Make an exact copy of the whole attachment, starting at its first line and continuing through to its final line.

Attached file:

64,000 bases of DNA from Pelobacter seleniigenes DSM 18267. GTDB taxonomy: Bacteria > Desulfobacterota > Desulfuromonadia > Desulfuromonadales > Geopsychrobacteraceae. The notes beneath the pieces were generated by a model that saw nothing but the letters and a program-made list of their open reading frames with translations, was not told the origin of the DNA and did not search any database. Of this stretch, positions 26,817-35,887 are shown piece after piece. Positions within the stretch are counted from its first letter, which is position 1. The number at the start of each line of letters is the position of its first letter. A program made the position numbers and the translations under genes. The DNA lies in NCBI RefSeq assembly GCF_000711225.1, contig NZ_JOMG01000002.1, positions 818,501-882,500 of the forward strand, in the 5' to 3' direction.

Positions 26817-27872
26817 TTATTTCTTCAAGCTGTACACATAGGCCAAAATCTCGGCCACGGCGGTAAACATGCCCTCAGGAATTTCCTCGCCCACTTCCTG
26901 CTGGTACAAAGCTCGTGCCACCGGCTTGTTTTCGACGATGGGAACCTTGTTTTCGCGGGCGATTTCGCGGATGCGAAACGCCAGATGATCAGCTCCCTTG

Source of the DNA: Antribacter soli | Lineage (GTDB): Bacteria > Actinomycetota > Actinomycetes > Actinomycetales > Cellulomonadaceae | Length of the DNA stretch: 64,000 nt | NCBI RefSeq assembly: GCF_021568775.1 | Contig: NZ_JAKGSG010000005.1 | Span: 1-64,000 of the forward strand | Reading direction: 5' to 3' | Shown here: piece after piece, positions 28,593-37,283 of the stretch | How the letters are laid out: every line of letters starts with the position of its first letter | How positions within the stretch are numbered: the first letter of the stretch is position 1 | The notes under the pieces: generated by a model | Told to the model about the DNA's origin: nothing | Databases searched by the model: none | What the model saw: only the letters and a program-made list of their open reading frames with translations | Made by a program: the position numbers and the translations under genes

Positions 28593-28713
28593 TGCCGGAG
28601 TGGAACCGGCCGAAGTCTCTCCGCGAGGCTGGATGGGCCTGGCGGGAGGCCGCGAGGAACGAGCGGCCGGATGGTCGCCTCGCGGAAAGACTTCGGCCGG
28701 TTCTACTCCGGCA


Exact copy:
64,000 bases of DNA from Pelobacter seleniigenes DSM 18267. GTDB taxonomy: Bacteria > Desulfobacterota > Desulfuromonadia > Desulfuromonadales > Geopsychrobacteraceae. The notes beneath the pieces were generated by a model that saw nothing but the letters and a program-made list of their open reading frames with translations, was not told the origin of the DNA and did not search any database. Of this stretch, positions 26,817-35,887 are shown piece after piece. Positions within the stretch are counted from its first letter, which is position 1. The number at the start of each line of letters is the position of its first letter. A program made the position numbers and the translations under genes. The DNA lies in NCBI RefSeq assembly GCF_000711225.1, contig NZ_JOMG01000002.1, positions 818,501-882,500 of the forward strand, in the 5' to 3' direction.

Positions 26817-27872
26817 TTATTTCTTCAAGCTGTACACATAGGCCAAAATCTCGGCCACGGCGGTAAACATGCCCTCAGGAATTTCCTCGCCCACTTCCTG
26901 CTGGTACAAAGCTCGTGCCACCGGCTTGTTTTCGACGATGGGAACCTTGTTTTCGCGGGCGATTTCGCGGATGCGAAACGCCAGATGATCAGCTCCCTTG

Source of the DNA: Antribacter soli | Lineage (GTDB): Bacteria > Actinomycetota > Actinomycetes > Actinomycetales > Cellulomonadaceae | Length of the DNA stretch: 64,000 nt | NCBI RefSeq assembly: GCF_021568775.1 | Contig: NZ_JAKGSG010000005.1 | Span: 1-64,000 of the forward strand | Reading direction: 5' to 3' | Shown here: piece after piece, positions 28,593-37,283 of the stretch | How the letters are laid out: every line of letters starts with the position of its first letter | How positions within the stretch are numbered: the first letter of the stretch is position 1 | The notes under the pieces: generated by a model | Told to the model about the DNA's origin: nothing | Databases searched by the model: none | What the model saw: only the letters and a program-made list of their open reading frames with translations | Made by a program: the position numbers and the translations under genes

Positions 28593-28713
28593 TGCCGGAG
28601 TGGAACCGGCCGAAGTCTCTCCGCGAGGCTGGATGGGCCTGGCGGGAGGCCGCGAGGAACGAGCGGCCGGATGGTCGCCTCGCGGAAAGACTTCGGCCGG
28701 TTCTACTCCGGCA